In 2007, President Sata further attacked the MDC saying: “If the MDC had looked at the critical areas to attack Zanu-PF, they would have found some, but now they are ineffective because they are working against the poor people by opposing the land reform exercise, the people would have supported them… Morgan Tsvangirai should not fight President Mugabe on behalf of the imperialists. The people will not respect him.

“We (Zambians) died for this country. We are willing to die for this country again.”

President Sata paid a three-day State visit to Zimbabwe in April 2012 where a number of bilateral agreements were inked between the two countries.

Hailing good relations between the two countries, President Mugabe described Zimbabwe and Zambia as Siamese twins.

“That we are inseparable can be traced back to the old times when our two people traded and shared the great Zambezi River,” he said.

“Then there was the ill-fated Federation of Rhodesia and Nyasaland, which left large numbers of our people on either side of our borders. .. You suffered reprisals by the Smith regime because of the support you gave us.”

President Sata paid tribute to Zimbabwe’s liberation war heroes: “Today, we can stand here and say that their sacrifice was not in vain as Zimbabwe, Zambia and all other countries in the region enjoy a vibrant spirit of nationhood that is admirable on the continent.”

President Sata became the second Zambian leader to die while in office after the country’s third President Levy Mwanawasa died in 2008 after being elected in 2002.

Another former Zambian President Fredrick Chiluba died in 2011 after leaving office in 2002.

Out the five presidents who have ruled Zambia since independence in 1964, only founding President Kenneth Kaunda who ruled until 1991 and President Rupiya Banda who ruled from 2008 to 2011 are still alive.

Acting President Scott appealed to Zambians to remain calm and united during the period of national mourning, which started yesterday.

He urged Zambians to observe the period of national mourning in a peaceful and respectful manner and observe the rule of law.

Dr Scott said the Presidential by-election will take place within the next 90 days in accordance with the provisions of the Constitution.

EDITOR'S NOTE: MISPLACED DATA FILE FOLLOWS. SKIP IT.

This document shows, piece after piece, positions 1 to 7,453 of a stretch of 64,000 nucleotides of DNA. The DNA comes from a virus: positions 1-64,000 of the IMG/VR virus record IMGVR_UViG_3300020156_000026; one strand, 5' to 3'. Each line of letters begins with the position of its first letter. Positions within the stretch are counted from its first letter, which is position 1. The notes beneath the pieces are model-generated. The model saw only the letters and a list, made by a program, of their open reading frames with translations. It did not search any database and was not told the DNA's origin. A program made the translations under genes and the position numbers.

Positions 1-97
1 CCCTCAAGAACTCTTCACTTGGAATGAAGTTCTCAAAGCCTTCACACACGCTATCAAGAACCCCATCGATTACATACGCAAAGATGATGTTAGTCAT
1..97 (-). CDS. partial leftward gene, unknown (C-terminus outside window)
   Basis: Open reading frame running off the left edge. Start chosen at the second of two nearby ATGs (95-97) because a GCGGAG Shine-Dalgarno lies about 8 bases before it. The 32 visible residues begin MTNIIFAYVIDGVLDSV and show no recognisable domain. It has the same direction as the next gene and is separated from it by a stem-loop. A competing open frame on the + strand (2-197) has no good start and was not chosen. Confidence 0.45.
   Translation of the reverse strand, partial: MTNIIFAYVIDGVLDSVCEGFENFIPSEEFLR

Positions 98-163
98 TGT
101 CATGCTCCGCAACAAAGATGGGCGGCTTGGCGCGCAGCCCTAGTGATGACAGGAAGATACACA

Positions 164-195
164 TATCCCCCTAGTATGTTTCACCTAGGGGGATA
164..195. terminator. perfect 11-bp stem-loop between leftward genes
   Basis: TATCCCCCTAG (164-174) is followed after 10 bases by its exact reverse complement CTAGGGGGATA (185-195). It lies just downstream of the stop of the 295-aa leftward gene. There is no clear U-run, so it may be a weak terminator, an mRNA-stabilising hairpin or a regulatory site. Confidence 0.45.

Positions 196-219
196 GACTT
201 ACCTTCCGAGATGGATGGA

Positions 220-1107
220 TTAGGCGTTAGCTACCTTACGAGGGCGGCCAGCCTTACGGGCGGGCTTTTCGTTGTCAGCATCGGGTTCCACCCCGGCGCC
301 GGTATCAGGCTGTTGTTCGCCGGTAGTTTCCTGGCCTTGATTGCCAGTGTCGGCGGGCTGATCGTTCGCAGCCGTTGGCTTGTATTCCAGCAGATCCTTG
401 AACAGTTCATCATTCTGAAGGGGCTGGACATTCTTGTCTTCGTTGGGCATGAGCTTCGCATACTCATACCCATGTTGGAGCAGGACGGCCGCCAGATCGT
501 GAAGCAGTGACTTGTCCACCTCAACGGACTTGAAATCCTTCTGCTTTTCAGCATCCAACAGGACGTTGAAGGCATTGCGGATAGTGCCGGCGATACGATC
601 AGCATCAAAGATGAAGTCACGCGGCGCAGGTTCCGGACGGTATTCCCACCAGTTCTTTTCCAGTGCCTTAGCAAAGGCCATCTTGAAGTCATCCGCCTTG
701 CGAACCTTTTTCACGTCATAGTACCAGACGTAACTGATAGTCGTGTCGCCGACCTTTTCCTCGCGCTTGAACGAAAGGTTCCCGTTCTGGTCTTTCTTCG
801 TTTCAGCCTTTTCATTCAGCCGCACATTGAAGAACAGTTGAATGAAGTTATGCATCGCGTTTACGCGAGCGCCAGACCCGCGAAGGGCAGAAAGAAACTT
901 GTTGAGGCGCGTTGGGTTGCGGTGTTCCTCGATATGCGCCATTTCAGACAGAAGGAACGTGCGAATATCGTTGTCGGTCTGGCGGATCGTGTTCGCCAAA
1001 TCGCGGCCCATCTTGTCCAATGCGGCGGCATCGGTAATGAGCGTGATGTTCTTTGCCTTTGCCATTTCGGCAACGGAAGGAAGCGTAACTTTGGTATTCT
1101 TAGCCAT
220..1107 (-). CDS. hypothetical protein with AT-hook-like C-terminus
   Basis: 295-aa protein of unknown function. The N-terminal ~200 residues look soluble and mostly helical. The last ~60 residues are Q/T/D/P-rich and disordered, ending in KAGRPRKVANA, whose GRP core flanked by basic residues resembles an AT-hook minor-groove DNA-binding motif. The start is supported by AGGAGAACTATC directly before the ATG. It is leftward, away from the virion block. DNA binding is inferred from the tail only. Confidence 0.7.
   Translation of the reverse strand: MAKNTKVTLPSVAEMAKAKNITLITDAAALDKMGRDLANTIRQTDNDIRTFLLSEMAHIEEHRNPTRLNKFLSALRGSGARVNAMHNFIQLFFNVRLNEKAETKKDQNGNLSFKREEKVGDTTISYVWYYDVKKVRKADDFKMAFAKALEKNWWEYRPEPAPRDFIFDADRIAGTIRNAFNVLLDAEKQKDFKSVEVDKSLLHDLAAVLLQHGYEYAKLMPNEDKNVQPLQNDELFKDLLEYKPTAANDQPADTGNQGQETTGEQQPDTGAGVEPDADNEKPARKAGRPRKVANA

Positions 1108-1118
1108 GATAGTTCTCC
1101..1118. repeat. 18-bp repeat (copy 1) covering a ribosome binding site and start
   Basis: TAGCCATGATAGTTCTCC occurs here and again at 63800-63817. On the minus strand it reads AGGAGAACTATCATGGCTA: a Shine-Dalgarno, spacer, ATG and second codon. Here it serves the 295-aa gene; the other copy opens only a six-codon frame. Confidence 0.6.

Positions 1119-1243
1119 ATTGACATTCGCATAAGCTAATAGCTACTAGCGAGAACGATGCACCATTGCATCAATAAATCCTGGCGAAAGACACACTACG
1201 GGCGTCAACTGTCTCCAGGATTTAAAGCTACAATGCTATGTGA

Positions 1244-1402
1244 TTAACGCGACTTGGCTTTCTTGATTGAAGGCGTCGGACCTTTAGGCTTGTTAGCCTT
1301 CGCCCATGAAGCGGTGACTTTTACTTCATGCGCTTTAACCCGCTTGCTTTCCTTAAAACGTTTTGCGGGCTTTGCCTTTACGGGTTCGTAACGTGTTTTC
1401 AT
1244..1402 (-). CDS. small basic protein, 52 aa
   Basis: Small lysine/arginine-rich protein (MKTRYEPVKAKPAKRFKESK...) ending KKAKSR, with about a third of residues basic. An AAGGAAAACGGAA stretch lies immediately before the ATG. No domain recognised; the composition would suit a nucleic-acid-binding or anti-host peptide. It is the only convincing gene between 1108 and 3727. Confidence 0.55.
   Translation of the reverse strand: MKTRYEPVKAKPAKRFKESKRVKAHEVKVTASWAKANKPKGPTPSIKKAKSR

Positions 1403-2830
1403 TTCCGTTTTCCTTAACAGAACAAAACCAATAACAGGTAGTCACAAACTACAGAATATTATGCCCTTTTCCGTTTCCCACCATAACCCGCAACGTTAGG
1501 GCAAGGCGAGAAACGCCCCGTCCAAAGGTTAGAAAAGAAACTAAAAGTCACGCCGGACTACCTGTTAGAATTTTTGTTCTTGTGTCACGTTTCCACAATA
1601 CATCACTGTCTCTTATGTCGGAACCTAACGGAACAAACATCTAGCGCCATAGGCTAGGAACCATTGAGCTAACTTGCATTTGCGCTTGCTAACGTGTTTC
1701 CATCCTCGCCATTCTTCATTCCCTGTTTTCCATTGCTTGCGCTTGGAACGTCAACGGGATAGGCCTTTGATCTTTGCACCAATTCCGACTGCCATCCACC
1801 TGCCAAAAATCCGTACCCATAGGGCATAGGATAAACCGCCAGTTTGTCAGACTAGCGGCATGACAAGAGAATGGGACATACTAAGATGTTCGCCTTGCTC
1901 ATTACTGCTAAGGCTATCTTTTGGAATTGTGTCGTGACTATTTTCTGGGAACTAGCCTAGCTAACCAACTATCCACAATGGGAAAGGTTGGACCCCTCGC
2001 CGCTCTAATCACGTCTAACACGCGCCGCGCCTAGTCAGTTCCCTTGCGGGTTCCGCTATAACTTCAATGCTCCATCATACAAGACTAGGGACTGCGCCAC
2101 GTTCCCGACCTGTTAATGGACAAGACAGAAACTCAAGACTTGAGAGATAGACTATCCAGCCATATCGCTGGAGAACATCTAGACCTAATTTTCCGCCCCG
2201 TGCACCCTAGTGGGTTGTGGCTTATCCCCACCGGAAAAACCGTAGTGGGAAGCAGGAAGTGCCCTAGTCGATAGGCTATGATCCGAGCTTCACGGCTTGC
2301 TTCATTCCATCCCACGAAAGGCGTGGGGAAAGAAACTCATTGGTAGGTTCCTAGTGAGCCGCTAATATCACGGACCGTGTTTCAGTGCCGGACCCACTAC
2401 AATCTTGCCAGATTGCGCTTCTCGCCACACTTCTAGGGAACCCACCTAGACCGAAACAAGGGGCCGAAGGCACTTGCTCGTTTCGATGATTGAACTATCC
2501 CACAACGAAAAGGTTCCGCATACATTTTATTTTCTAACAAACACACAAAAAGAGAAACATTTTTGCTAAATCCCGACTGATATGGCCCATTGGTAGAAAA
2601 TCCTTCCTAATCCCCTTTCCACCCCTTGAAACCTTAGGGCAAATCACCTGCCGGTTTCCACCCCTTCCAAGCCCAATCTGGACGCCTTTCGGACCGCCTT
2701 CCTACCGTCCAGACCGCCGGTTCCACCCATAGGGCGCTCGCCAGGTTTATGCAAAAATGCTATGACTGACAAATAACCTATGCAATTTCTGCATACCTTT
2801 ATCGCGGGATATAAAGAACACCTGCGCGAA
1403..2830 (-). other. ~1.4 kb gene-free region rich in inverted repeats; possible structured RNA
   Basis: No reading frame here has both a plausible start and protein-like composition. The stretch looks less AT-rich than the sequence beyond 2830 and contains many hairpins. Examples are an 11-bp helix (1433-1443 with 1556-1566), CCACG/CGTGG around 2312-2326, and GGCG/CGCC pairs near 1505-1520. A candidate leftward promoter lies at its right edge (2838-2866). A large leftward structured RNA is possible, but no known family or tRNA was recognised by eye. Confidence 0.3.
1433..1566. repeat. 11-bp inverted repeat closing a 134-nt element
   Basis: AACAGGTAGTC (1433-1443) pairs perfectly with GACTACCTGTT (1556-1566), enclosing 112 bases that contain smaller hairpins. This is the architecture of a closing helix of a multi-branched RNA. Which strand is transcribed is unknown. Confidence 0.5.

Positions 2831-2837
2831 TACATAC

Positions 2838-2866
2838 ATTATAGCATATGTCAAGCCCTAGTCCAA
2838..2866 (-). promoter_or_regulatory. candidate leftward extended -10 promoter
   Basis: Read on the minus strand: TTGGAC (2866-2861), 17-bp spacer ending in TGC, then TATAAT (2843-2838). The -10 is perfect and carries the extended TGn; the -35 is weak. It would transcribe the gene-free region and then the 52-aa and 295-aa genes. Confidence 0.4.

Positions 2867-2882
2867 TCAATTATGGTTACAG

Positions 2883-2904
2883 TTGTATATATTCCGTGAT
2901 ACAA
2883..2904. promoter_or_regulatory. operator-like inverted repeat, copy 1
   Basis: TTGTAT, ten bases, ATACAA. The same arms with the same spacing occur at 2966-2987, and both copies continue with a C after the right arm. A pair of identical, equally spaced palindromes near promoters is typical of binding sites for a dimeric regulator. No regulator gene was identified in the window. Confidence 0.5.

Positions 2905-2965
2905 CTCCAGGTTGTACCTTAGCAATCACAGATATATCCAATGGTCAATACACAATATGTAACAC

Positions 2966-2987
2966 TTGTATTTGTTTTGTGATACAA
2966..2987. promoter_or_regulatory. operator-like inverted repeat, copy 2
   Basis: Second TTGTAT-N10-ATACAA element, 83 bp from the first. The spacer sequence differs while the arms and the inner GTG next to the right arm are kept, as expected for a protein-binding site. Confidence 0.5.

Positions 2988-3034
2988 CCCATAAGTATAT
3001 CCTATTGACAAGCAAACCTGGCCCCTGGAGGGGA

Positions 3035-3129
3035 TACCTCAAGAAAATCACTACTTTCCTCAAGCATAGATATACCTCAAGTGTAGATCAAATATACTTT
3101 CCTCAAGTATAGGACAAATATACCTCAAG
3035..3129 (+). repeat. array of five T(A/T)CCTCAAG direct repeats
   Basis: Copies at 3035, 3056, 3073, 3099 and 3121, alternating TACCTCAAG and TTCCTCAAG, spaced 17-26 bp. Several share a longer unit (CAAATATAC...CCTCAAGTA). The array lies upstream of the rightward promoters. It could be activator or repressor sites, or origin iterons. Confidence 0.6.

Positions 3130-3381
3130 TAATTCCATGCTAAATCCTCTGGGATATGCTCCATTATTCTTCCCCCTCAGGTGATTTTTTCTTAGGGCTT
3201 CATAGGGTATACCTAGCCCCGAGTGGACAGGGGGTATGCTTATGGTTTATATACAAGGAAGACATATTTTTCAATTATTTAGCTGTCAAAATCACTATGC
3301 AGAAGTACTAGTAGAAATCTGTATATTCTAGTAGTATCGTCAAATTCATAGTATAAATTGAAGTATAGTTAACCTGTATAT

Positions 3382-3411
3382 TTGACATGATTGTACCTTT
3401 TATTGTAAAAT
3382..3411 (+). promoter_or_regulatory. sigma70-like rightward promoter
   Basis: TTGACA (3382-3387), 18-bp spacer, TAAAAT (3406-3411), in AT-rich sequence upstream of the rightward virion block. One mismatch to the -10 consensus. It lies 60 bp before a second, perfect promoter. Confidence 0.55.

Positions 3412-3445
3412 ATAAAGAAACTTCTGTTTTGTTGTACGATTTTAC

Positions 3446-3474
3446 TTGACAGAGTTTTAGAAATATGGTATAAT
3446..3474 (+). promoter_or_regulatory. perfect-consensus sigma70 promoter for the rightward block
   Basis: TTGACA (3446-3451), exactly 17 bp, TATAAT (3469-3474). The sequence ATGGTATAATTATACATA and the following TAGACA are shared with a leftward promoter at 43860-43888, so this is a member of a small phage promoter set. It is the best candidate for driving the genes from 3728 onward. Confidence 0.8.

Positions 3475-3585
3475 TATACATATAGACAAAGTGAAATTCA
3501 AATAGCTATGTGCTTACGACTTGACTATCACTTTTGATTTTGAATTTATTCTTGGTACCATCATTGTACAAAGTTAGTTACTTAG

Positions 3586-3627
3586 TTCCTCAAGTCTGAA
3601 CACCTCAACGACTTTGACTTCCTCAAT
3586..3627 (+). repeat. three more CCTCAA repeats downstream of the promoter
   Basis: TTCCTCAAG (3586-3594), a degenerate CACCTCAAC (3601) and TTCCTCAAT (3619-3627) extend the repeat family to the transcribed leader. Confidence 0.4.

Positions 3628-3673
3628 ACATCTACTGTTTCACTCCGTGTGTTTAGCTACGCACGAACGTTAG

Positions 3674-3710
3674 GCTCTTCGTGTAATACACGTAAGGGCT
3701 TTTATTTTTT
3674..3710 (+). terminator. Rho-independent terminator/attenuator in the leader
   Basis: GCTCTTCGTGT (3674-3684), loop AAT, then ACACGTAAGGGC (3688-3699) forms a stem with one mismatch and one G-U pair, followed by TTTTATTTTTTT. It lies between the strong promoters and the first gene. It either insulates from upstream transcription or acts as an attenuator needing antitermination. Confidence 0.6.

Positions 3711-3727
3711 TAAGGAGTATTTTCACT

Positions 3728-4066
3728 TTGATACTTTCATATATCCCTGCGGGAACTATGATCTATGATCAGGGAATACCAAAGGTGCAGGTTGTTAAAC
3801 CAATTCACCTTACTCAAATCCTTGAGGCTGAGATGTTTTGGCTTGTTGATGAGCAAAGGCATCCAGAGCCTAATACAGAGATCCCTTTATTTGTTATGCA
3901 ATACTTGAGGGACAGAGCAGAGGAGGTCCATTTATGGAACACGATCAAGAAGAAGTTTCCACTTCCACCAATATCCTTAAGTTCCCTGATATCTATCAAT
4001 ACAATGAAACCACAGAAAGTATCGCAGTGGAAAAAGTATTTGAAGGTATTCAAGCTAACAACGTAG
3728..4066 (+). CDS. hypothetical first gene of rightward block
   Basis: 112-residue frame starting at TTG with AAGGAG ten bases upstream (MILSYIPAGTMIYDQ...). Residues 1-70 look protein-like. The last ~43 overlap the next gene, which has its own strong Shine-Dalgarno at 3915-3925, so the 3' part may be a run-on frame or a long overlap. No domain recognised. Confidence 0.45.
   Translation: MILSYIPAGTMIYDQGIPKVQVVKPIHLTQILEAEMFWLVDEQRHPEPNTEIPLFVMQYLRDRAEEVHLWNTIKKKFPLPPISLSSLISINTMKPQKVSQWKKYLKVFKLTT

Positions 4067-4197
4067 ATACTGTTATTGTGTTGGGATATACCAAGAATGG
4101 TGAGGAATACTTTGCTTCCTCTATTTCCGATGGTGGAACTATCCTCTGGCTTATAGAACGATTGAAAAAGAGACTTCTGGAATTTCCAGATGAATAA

He assured that he will diligently oversee the process of electing a new President in accordance with the provisions of the Constitution.

Meanwhile, messages of condolences were pouring in with Kenyan President Uhuru Kenyatta hailing Sata as an “outstanding son of Africa”.

“He was gifted with unique, admirable abilities and strong values,” he said in a statement. – Herald Reporters/Agencies

COMMENTS

WORDPRESS: 7
  • comment-avatar
    DL 3 years

    Oh yes, of course! Over all other accomplishments, Michael Sata will be remembered for his distain for the MDC. I think we all must have known this, right? After all, isn’t it normal for the president of another country to be fixated in his hate for the opposition movement in his neighbor’s country, over the well being of his own countrymen?

  • comment-avatar
    Iwezimb 3 years

    I wonder is our racist president called Acting President Scott to offer his full support. Or if he will call him a Blair gay toilet and that he is worse that pigs and dogs.

    The Mugabes must be mortified that they have a white (yes white – god forbid) president right next door.

  • comment-avatar
    William Doctor 3 years

    Good riddance.

  • comment-avatar
    Insider 3 years

    Good riddence to bad rubbish, one can only hope he suffered terribly

  • comment-avatar
    munzwa 3 years

    before anyone condemns or supports the elevation of a white president in Africa they should include in their conversation the presidency of the USA….

  • comment-avatar
    simbi 3 years

    Its strange he runs down the whites in Zim. and how racist they are but when they left Zim. he welcomed them to his country to sort out their mess